According to the first estimate for Q1 2023, GDP growth gathered pace compared to the previous quarter, with a quarterly increase of 0.5% versus 0.4% in Q4 2022 (after being revised 2 percentage points upwards). In year-on-year terms, growth rose to 3.8%, versus 2.9% in the previous quarter. In addition, the National Statistics Institute has revised the seasonal adjustment of the historical data, and this has changed the GDP growth profile throughout 2022. In particular, growth for Q1 2022 has been revised downwards by –0.4 pps to –0.4% quarter-on-quarter, while the estimate for Q2 2022 has been revised upwards by +0.3 pps to 2.5%, and those for Q3 and Q4 2022 have been revised up by +0.2 pps to 0.4% in both cases. With the publication of these revised figures, GDP for Q1 2023 is now just 0.2% below the level of Q4 2019, meaning that the pre-crisis level has been practically recovered. The drivers of growth in Q1 were investment, with a significant rebound in both equipment and construction, and the foreign sector with export growth well above that of imports. The negative note was the weakness of private consumption, with a quarter-on-quarter decline of 1.3%. The knock-on effect of the upward revision of growth in the latter part of 2022, together with the strong start to 2023, will cause us to revise upwards our growth forecast for 2023 as a whole.
According to the figure advanced by the National Statistics Institute, headline inflation rebounded in April to 4.1% (3.3% in March). Base effects continue to dominate the movements in the energy component. In April, the base effect was upward due to the fall in energy prices registered in April 2022 (as a result of the month-on-month decline in electricity prices following the sharp rally in March 2022 and the start of the 20-cent-per-litre fuel subsidy). Core inflation (excluding energy and unprocessed food) moderated significantly to 6.6% (7.5% in March), favoured by the base effect of processed food (a year ago they registered a monthly increase of 2.6%, the biggest month-on-month rise in the historical series) as well as due to the containment of prices in the rest of the components.
The PMI for the services sector receded, but remained comfortably within expansionary territory (>50 points) at 57.9 points in April (59.4 in March), the second highest level since November 2021. However, the industrial sector has fallen back into contractionary territory after two months at expansionary levels; specifically, the manufacturing PMI fell by 2.3 points in April to 49 points. This was attributable to a fall in new orders and a slowdown in production growth, although manufacturing firms continued to grow their workforce.
The Q1 2023 LFS results and the April data for registered workers confirm the buoyancy of the labour market. The employed population according to the LFS grew at a quarterly, seasonally corrected rate of 1.16%, well above the 0.16% of Q4 2022. On the other hand, the number of unemployed rose by 103,800, above the average increase for Q1 in the period 2014-2019 (+15,000). That said, this increase was affected by the significant growth of the labour force (+92,000 vs. –93,000 on average in Q1 between 2014 and 2019). Thus, the unemployment rate increased to 13.3% from the 12.9% of Q4 2022, although this figure is 3 percentage points lower than that of a year ago. Social security affiliation, meanwhile, picked up in April, driven by services activity over the Easter period. Specifically, the number of registered workers grew by 238,436 people, compared to the April average of 174,000 people between 2014 and 2019. The total number of registered workers thus rises to 20,614,989, marking a new all-time high and 595,908 people more than a year ago. In addition, registered unemployment fell by 73,890 people in April and stood below 2.8 million (the lowest figure since 2008).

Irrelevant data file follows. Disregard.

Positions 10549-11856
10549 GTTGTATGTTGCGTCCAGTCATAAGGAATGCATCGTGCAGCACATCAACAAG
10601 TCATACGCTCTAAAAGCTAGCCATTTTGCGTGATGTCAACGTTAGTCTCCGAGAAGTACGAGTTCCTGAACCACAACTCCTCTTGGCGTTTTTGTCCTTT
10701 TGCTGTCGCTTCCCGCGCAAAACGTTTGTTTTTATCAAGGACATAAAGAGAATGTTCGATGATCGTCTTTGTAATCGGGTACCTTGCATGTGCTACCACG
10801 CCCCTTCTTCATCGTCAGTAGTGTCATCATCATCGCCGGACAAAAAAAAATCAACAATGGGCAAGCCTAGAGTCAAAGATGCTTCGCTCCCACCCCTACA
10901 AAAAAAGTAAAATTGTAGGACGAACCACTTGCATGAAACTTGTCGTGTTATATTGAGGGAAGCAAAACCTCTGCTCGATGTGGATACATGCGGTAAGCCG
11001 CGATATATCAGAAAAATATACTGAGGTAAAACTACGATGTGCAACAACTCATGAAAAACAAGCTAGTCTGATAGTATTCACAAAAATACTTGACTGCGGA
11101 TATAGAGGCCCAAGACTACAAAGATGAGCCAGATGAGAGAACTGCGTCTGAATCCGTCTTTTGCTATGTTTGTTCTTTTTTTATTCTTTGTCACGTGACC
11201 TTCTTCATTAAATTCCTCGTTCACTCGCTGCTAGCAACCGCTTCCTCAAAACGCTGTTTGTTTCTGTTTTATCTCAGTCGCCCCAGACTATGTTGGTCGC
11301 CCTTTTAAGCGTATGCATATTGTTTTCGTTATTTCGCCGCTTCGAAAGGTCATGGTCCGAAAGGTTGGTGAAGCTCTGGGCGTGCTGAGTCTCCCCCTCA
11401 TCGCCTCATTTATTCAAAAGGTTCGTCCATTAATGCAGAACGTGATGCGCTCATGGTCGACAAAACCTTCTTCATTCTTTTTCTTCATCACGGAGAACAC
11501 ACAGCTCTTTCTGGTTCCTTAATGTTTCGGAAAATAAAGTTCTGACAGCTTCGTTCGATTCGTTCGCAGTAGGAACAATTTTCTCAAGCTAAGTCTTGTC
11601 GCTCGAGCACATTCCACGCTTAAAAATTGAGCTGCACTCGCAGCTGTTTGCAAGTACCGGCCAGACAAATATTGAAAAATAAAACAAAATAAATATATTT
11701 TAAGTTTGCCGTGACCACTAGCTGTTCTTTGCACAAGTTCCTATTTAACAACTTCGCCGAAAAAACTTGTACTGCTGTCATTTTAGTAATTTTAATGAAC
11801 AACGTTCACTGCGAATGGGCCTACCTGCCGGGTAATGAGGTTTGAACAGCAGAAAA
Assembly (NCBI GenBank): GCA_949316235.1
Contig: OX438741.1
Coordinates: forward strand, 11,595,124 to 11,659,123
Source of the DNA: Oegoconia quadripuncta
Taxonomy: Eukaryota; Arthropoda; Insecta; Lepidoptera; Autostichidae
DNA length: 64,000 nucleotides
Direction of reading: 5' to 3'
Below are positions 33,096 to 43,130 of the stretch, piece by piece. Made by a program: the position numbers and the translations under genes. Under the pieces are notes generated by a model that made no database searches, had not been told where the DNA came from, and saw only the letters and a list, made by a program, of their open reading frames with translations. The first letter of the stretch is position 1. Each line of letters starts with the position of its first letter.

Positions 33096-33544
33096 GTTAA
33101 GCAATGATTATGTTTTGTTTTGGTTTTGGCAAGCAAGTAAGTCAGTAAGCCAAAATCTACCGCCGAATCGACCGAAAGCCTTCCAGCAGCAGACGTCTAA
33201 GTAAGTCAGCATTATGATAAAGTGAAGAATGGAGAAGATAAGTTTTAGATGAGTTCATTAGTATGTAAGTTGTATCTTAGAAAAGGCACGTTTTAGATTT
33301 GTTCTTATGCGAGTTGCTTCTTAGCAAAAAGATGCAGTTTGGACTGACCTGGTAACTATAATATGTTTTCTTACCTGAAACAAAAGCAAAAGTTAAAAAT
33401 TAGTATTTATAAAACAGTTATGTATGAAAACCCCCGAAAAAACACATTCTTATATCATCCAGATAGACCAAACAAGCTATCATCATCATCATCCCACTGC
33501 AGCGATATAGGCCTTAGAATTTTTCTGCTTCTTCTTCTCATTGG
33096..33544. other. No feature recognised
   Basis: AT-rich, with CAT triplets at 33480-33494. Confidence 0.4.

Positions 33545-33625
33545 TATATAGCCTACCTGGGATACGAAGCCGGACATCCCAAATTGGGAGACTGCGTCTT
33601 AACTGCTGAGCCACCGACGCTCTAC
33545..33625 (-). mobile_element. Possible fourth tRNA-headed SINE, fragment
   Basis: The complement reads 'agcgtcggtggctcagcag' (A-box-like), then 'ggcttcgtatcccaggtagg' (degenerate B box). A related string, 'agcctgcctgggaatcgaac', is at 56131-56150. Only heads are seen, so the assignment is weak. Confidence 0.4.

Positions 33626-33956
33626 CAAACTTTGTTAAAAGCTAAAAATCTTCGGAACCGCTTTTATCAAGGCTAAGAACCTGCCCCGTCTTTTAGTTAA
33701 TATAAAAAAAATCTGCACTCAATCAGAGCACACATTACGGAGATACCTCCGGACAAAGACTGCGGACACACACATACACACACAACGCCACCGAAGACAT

In the first two months of the year, the current account balance posted a surplus of 5,600 million euros, compared to a deficit of 3,900 million registered in the same period in 2022, thanks to the sharp reduction in the trade deficit and the buoyancy of tourism. The lower trade deficit is the result of an improvement in both the energy and the non-energy balance. In particular, the energy deficit fell in February to 3,045 million euros, from 3,626 million in February 2022, against a backdrop of falling import prices (–7.6% year-on-year). The balance of non-energy goods, meanwhile, showed a surplus of 580 million euros. This marks the biggest surplus in a month of February since 2014 and contrasts with the 626-million-euro deficit of February last year. This has been possible as nominal growth in exports (+10.1% year-on-year) has far exceeded that of imports (+5.6%). In any case, the strong growth of exports was largely driven by the increase in the price of goods, which were up 14.1% year-on-year.
The tourism sector continues to perform well with a cumulative surplus in the balance of tourism services in the first two months of the year of 6,300 million euros, compared to 4,200 million in January-February 2022. The tourism sector maintained its buoyancy in March, albeit with a slight slowdown compared to February. In particular, the third month of the year saw the arrival of some 5.6 million foreign tourists, who spent 6,657 million euros. These figures are 6.9% below the level of the same month in 2019 in the case of arrivals (–1.4% in February) and 10.3% higher in the case of expenditure (14.3% in February). This reduced buoyancy in March was due to the decline in tourists from Germany and France. Nevertheless, tourist arrivals from other key source markets remained positive; especially in the case of Britons, narrowing their gap versus 2019 levels, and that of US tourists, with 6.8% more arrivals than in March 2019 (–0.8% in February).